Gallo's attempt to position its roses as the 'drink of the summer' this year is indicative of brands' efforts to shift away from the fusty image many consumers still have of wine by dropping the 'reverence' in favour of more innovative marketing strategies.

However, the growing popularity of rose itself presents a challenge for a category in which 'discovery' can be a key selling point, particularly to upmarket consumers. This is typified by the post-Bridget Jones 'ABC' (anything but Chardonnay) backlash, when the wine, which was heavily featured in the film, became a source of ridicule.

Hardy admits that some snobbery persists, but insists that this is not true of the mass-market wine consumer. 'For the vast majority, the brand is the defining factor; it's more about the experience of the product than taste alone,' he says.

The 'ABC' issue reflects the fact that when too many brands pour into a category, margins are squeezed and price promotions ensue, which can lead to the market becoming undervalued. However, in a recent Decanter poll of the wine trade, 80% of respondents said they believed that roses should be taken seriously.

Does this mean, then, that smaller, specialist producers can also profit from the resurgence in rose? Paul Hillier, European marketing controller for the South Africa and Americas portfolio at Constellation Europe, which owns Echo Falls, says that big brands offer consumers trust, which is key for growth. However, this does not mean that consumers will stick solely with the brands they know in the longer term. 'As consumers become more experienced and knowledgeable about wine they may move on from the sweeter options to more complex styles and grape varieties,' adds Hillier.

Nevertheless, the supermarkets will play a big role, having become a core battleground for wine brands. The major chains have responded to the category's growth by giving a greater proportion of their shelf space to rose wines, but much of this is dedicated to the variants now offered by the big wine brands, such as Blossom Hill, Gallo and Echo Falls, which have steadily grown over the past 12 months. Thus, category growth does not necessarily equate to greater choice for consumers.

Moreover, sales will migrate to the off-trade over the next five years, according to Mintel; from next year it will replace the on-trade as the major source of revenue.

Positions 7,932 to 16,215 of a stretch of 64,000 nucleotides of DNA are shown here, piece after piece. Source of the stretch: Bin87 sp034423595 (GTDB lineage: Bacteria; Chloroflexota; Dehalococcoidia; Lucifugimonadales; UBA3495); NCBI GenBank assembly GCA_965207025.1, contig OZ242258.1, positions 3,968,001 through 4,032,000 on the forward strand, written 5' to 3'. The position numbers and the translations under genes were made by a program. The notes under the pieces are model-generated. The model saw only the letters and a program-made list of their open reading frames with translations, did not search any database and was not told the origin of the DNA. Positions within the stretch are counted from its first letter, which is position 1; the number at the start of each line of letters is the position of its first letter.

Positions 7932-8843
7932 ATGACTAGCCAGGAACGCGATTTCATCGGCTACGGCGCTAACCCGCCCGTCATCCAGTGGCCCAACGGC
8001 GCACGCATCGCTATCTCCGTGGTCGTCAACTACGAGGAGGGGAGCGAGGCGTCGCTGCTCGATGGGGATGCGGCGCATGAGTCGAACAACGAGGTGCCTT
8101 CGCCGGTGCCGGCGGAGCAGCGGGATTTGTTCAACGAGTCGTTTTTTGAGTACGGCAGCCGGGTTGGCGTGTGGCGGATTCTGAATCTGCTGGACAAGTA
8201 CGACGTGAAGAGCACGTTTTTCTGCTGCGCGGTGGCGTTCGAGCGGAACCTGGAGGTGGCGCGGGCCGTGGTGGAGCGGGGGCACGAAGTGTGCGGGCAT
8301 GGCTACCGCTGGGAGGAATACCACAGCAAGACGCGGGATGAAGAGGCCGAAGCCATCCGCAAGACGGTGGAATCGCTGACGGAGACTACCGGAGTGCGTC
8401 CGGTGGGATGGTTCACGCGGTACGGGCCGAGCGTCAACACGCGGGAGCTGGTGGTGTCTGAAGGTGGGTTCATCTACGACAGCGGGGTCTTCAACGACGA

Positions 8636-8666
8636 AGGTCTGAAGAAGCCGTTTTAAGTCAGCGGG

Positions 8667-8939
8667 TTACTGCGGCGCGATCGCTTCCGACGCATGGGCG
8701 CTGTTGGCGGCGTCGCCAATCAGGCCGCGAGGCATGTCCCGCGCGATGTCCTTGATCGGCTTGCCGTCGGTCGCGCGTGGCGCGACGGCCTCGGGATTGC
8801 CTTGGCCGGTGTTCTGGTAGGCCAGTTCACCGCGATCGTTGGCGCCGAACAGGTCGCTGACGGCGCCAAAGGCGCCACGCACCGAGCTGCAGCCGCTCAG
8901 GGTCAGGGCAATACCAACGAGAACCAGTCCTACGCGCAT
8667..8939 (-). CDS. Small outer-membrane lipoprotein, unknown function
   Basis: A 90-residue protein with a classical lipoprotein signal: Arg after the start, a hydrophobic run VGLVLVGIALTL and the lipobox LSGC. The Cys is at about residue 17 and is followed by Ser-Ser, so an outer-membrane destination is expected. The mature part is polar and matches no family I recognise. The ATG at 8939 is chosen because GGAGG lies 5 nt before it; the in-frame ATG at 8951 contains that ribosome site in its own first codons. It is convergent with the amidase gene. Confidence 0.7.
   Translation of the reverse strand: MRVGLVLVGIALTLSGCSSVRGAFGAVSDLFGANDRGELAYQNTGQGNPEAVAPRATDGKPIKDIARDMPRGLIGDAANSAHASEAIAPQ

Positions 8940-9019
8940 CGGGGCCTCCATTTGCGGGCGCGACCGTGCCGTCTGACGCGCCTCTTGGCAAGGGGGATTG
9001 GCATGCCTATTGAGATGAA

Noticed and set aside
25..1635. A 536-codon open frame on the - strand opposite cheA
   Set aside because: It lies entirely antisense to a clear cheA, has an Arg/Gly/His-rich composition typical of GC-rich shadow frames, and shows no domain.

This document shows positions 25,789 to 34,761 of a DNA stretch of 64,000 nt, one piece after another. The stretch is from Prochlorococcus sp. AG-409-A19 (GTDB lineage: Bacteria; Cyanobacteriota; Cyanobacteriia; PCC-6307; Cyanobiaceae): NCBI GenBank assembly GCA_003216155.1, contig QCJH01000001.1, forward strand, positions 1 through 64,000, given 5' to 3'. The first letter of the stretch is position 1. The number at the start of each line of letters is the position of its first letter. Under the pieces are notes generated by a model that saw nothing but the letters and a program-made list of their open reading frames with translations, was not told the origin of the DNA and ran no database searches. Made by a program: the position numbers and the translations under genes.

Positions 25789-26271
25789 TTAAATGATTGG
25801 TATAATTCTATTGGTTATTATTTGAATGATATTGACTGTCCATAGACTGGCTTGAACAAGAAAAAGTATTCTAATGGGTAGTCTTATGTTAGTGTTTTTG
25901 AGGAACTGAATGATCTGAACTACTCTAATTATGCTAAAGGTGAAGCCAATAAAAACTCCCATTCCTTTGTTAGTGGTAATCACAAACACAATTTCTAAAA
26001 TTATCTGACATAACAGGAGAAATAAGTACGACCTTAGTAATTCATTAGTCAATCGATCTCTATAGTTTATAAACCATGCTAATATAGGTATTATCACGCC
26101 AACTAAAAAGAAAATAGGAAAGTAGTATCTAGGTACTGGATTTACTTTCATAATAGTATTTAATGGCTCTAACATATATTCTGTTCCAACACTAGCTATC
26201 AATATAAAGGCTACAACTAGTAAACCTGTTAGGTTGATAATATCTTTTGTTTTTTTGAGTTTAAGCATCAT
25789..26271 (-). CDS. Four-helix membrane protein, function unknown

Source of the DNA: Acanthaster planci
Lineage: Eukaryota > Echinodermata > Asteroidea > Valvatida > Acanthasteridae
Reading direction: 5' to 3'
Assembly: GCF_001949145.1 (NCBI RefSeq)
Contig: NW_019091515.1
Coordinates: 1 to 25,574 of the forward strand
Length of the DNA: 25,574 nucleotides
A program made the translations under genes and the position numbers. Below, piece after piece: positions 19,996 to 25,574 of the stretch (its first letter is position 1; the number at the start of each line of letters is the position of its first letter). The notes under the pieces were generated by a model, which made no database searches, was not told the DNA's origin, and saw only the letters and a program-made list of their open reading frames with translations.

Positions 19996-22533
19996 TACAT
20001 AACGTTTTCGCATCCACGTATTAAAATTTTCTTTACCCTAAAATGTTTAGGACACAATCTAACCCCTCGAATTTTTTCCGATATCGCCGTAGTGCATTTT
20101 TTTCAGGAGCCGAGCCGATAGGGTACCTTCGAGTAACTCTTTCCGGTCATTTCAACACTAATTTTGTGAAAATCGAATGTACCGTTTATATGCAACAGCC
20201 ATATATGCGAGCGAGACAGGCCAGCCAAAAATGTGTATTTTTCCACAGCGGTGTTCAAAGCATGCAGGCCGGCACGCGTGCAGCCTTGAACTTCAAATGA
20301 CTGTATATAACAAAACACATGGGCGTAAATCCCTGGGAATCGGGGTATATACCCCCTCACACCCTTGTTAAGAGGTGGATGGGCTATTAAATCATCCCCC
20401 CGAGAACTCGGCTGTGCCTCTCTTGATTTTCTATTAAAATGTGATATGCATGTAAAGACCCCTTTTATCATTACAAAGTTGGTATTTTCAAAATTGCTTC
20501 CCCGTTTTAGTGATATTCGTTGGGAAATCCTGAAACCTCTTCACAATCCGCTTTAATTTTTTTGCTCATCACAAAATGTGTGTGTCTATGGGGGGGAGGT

Promotion pitfalls

Supermarkets' loss-leader price promotions present a major challenge for manufacturers across the board. Once duty, the cost of materials and shipping are factored in, many consumers spend only pennies on the actual wine.

Gillet warns that the off-trade has become too reliant on price promotions as a driver of footfall. 'The downside is (that) brands can be compared across retailers and most of these promotions can only be afforded by the bigger brands, further restricting consumer choice,' he says.

Buchmann agrees that price promotions present a challenge, but says Gallo is not willing to sacrifice its long-term brand equity for a quick sales boost. 'We pulled back from these price promotions because they aren't sustainable,' she adds. 'Consumers expect them, but we are (now) in a better position for the future.'

This pressure means that smaller brands have only token budgets with which to reach consumers; many focus their strategy on PR. Meanwhile, the growth of online outlets such as Naked Wines, which bypasses marketing to connect consumers directly with winemakers, adds a further headache for brand marketers.

The resurgence of rose has undoubtedly given the wine trade a boost, and brands have been particularly successful in engaging female drinkers. The breadth of marketing now in play suggests that summer 2010 may prove to be a turning point for the trade - particularly if such tactical innovations can add a similar spark to the red and white wine categories.